More Truth and Light

A sermon delivered at UCC Simi Valley, July 19, 2011

When the Pilgrims set out to come to America, some of them started their journey from Leyden [laden] in Holland.  They had gone there to live because they had been persecuted by the Church of England, and they believed that a congregation of Christians is able to govern itself without bishops to rule over them or councils to tell them what to believe.

Their leader was Pastor John Robinson, who was uncommonly open minded for a churchman of his time.  He taught his congregation to think for themselves, to resist authority, and to keep the door open to others who wanted to join them.  I’m not saying that he would feel comfortable in our church today, but he would recognize some of our ideas as being his ideas, too.

Pastor Robinson did not come to America, but he gave advice to his followers as they left Leyden.  Later, it was written that “he was very confident that the Lord had more truth and light to break forth out of his holy word.”  Does that sound familiar?  To me, it sounds a lot like, “God is still speaking.”  When the Pilgrims from Leyden joined others at Portsmouth, England, and sailed on the Mayflower, they remembered what Pastor Robinson had said.

Last week you learned from Carol Mack about that little fuss in Salem MA, so you know that New Englanders were not always as level-headed as John Robinson was.  But his way of thinking was always alive somewhere in New England.  The message that I want to get across to you today is that in the United Church of Christ, we are and have historically been people who believe in discerning the will of God for ourselves, using reason and every kind of knowledge that is available to us.  That is why we have a concern for education and a responsibility to care about educating ourselves and our young people.

One way in which the Pilgrims suffered in England was that they could not attend universities without being in good standing in the Church of England.  In the 1620s, they were urgently concerned about survival, but in 1636 the legislature of MA was ready to establish a college.  Several towns, including Salem, wanted the college, but it went to Newtowne on the Charles River, now called Cambridge.  The next year, in 1637 a clergyman named John Harvard immigrated along with his wife, and in 1638 he died, leaving half of his estate to the college, along with his library of 400 books.  The college was named Harvard College in his honor.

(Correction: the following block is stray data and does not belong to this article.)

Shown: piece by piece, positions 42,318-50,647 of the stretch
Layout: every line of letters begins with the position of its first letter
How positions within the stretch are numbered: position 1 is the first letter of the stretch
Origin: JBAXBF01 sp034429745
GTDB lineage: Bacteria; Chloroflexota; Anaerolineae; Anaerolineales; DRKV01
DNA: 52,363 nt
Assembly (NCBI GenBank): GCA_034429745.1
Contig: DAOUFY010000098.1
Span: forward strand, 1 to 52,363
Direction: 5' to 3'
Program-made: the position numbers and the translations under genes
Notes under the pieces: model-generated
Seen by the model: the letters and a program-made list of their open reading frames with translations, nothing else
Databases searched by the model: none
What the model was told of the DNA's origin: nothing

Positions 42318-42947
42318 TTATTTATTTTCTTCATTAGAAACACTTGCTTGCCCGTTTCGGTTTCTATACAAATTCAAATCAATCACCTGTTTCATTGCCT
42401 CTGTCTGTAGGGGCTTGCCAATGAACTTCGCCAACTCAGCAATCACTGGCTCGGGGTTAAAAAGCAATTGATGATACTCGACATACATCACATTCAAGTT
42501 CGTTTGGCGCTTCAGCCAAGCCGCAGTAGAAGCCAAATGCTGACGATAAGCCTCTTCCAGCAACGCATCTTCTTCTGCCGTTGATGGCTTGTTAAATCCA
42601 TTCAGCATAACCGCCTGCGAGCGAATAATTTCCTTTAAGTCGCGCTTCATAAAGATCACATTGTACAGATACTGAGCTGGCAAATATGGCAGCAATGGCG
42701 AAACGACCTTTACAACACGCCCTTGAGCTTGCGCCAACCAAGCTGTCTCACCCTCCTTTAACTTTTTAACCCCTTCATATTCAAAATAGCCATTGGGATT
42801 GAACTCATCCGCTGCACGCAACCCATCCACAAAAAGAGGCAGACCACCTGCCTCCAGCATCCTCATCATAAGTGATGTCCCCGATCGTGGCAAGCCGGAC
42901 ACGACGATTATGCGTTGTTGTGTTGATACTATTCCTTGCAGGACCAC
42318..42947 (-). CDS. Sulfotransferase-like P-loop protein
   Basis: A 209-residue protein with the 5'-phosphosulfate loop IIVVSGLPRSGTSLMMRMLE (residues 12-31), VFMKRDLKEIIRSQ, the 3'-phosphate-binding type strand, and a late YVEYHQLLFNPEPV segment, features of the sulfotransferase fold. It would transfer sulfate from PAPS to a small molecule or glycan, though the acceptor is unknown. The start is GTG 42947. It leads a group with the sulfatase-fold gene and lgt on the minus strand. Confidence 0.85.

When we hear that Harvard was founded by Congregationalists, that’s partly true, but it was not what we understand as a “church-related college.”  Back then in New England, there was no clear line between the congregation and the town.  A town meeting was held in the town church, and the leaders of the town were the leaders of the congregation.  The same was somewhat true at the state level.  So, while Harvard was founded by an action of the legislature, one of the principal reasons for building a college was to training young men as ministers.

Harvard remained the only college in New England for 67 years until Yale was founded in New Haven CT in 1701.  The library at Yale College began with gifts of books from ten Congregationalist ministers. Yale tried to be holier than Harvard by requiring freshmen to study Hebrew as well as Latin and Greek.  There was a time when Yale expelled boys who attended services at churches that the college did not approve of.

There are similar stories for another five colleges in New England– Dartmouth, Williams, Bowdoin, Middlebury and Amherst– all founded by Congregationalists.  Each of them was governed by an independent board of trustees, and in this respect they embodied the Congregationalist regard for freedom of thought.  And while that was happening in the Northeast, Congregationalist colleges were also being founded out on the frontier.  Illinois College, founded in Jacksonville IL in1829, granted the first college degrees in that state.  Defiance Female Seminary, now called Defiance College, was founded in Defiance OH in 1850.  The German Reformed Church is also part of our tradition, and they founded Heidelberg University in Heidelberg OH in 1850.

Now I’m going to take a side trip to talk about the Disciples of Christ, but if you’ll trust me for a couple of minutes, you’ll see how things tie together.  When I was in high school, my family attended a Christian church, now called Christian (Disciples of Christ).  I left the Disciples of Christ, as young people often leave their parents’ church, but when I learned about the United Church of Christ, I felt that it included the Campbells’ best ideas.  The Disciples of Christ and the UCC are now in full communion, recognizing each others’ clergy.

While the Congregationalists were busy in New England, there were developments out on the frontier, in WV and KY.  In the first years of the 1800s, some Americans were becoming unhappy about the fact that Christians were divided into denominations, often because of old grievances brought over from Europe.  Particularly, there were clans of Presbyterians in Kentucky and West Virginia that would hardly speak to each other because of squabbles that took place in Scotland a hundred years earlier.  To protest against that narrow-mindedness, a preacher named Thomas Campbell and his son Alexander Campbell declared that they were no longer Presbyterians.  They rejected creeds and hierarchy, and they taught that congregations should govern themselves.  They wanted churches to be known only as Christian, and themselves to be called Disciples of Christ.  They probably never heard of John Robinson, but they were putting some of his ideas into practice.  Except that they taught baptism by immersion and weekly celebration of communion, their church life was very similar to the New England Congregationalists.

The Disciples of Christ founded Chapman University in Orange CA in 1861; this year Chapman U declared that it is also in relationship with the UCC, making it our newest church-related university.